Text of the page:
Scope and Contents
The Anne Seidlitz Collection on Hampton Hawes dates from circa 1953 to 2008 and consists largely of personal papers and other items related to the jazz pianist Hampton Hawes collected by Anne Seidlitz. These materials include both published and unpublished materials, most of which are photocopies of original documents. The collection documents Hawes's life and career, including his time in prison and successful application for Presidential clemency. Additional materials in the collection include Seidlitz's correspondence about and research papers for a film about Hawes.
Series 1, Research Papers, contains papers and materials from the entirety of Hawes's career and beyond. Includes correspondence, newspaper clippings, ephemera, pictures, lyrics sheets, manuscripts, interview transcripts, legal and financial documents, press releases, and publications by or about Hampton Hawes. The collection additionally features correspondence to and from Anne Seidlitz in the mid-2000's.
Series 2, Compact Discs, is comprised of digital media with image and audio recording files that feature or are related to Hampton Hawes. Audio recordings include music by Hawes and interviews, some of which date originally to the 1950s.
0.75 Linear Feet
Conditions Governing Access
The collection is open for use unless otherwise indicated.
Language of Materials
Biographical Notes for Hampton Hawes
Hampton Barnett Hawes Jr. (1928-1977) was a Black American jazz pianist best known as a member of the West Coast jazz scene. He was born on November 13th, 1928, in Los Angeles, California. His father, Hampton Hawes Sr., was a pastor. His mother, Gertrude Holman Hawes, played piano for her husband's church. Hawes' first childhood exposure to the piano was through his mother, although he later taught himself how to play while still quite young. His career as a professional pianist began when Hawes was only 16. Over the next several years, Hawes performed with some of the leading jazz musicians on the West Coast, including Dexter Gordon, Wardell Gray, Art Pepper, Shorty Rogers, and Teddy Edwards. By 1952, when his two-year stint in the army had begun, Hawes had a thriving career as a jazz pianist. He continued his career in jazz after the end of his time in the Army and recorded a series of albums for Contemporary Records.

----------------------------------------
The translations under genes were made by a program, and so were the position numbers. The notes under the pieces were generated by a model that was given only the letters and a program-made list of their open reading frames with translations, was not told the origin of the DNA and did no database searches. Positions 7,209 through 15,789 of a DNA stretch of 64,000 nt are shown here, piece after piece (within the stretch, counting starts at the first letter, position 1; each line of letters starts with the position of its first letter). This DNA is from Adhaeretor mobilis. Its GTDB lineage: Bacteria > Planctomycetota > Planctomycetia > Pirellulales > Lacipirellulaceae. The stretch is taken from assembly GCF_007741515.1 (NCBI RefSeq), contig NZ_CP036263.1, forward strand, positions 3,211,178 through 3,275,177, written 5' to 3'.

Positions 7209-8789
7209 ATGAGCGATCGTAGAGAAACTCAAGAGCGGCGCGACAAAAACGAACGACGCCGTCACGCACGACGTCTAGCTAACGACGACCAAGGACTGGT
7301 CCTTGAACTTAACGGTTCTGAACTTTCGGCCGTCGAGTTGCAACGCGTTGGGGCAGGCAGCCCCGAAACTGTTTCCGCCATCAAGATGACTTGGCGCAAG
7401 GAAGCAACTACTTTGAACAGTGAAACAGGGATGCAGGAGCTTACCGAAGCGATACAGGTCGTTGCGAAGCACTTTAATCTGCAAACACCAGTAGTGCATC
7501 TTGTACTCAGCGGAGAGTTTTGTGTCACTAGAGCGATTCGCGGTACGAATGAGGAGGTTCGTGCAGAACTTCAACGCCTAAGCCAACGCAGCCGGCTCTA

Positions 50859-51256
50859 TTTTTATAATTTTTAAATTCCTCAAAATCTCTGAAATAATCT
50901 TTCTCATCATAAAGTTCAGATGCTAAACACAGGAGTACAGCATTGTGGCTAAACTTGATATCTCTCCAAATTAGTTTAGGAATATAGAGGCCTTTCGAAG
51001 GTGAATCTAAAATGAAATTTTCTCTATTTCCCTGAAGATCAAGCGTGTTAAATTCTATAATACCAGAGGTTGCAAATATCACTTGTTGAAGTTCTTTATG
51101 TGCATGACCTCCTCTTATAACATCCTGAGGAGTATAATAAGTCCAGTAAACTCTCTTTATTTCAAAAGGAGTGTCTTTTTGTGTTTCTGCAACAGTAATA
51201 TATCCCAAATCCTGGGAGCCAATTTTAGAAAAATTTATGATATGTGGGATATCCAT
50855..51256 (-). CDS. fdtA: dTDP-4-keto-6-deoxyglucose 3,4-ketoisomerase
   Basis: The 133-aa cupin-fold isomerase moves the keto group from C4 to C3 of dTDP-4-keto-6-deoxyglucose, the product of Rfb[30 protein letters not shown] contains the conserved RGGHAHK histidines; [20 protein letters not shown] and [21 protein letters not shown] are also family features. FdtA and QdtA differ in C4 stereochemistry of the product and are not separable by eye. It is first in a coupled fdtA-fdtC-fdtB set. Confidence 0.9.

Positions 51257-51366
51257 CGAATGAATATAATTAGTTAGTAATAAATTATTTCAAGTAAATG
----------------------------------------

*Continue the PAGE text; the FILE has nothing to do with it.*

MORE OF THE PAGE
In 1958, Hawes' career came to a halt when he was arrested and sent to prison for possession of heroin. In 1962, he applied for a Presidential pardon, which he ultimately received in August of 1963. Over the following decade, he recorded eighteen albums and toured and performed frequently until his death in 1977.
Anne Seidlitz (1960-) is a writer who has worked for many years in documentary film, with projects broadcast on television and released theatrically. She received a B.A. in English from Barnard College in 1983 and an M.A. in literature from New York University in 1993. Since 1995, Seidlitz has worked as a film writer. Her work focuses on American history and culture, especially that of Black Americans. Starting in 2007 Anne began looking into the life of Hampton Hawes for a film project, the genesis of her collection on Hawes, which then led to additional research for a forthcoming book on Hawes' life and music. Seidlitz lives in Hudson, New York.
The Anne Seidlitz Collection on Hampton Hawes is arranged in two series:
Series 1: Research Papers
Series 2: Compact Discs
Original order, as established by Anne Seidlitz's arrangement of the materials, has been preserved as much as possible.
- Guide to Anne Seidlitz collection on Hampton Hawes
- Jude Duane
- Language of description note
- Description is written in: English, Latin script.
Part of the Institute of Jazz Studies Repository
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